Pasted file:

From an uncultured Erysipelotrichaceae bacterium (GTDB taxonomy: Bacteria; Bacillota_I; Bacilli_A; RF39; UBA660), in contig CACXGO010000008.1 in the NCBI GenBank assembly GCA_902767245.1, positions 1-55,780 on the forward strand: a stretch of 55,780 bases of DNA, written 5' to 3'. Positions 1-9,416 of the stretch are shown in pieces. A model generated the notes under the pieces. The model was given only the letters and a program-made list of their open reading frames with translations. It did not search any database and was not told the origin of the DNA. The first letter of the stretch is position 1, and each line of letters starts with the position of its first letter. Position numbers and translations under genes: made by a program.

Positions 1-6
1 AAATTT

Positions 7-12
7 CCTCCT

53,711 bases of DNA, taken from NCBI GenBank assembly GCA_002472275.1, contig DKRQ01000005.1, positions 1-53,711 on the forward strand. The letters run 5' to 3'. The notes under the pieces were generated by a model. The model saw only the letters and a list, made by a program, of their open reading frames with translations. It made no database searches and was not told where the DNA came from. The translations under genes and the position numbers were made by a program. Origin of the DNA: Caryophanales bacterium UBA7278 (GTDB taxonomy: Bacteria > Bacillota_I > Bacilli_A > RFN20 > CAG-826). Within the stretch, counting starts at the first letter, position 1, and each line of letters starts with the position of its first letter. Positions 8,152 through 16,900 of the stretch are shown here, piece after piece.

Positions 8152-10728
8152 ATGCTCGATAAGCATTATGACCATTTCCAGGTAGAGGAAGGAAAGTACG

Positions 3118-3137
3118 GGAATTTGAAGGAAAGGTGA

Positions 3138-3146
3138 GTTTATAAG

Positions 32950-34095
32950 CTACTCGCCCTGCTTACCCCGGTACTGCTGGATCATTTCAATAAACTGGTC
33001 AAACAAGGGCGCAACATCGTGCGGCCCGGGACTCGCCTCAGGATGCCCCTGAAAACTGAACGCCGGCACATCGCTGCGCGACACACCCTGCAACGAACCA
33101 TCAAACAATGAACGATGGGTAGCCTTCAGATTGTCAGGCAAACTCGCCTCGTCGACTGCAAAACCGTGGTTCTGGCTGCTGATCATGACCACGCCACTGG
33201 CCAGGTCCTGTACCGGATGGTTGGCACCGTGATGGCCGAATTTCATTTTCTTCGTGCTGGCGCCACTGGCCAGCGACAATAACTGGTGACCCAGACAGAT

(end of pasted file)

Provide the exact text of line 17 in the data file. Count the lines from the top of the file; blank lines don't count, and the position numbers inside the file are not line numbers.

33201 CCAGGTCCTGTACCGGATGGTTGGCACCGTGATGGCCGAATTTCATTTTCTTCGTGCTGGCGCCACTGGCCAGCGACAATAACTGGTGACCCAGACAGAT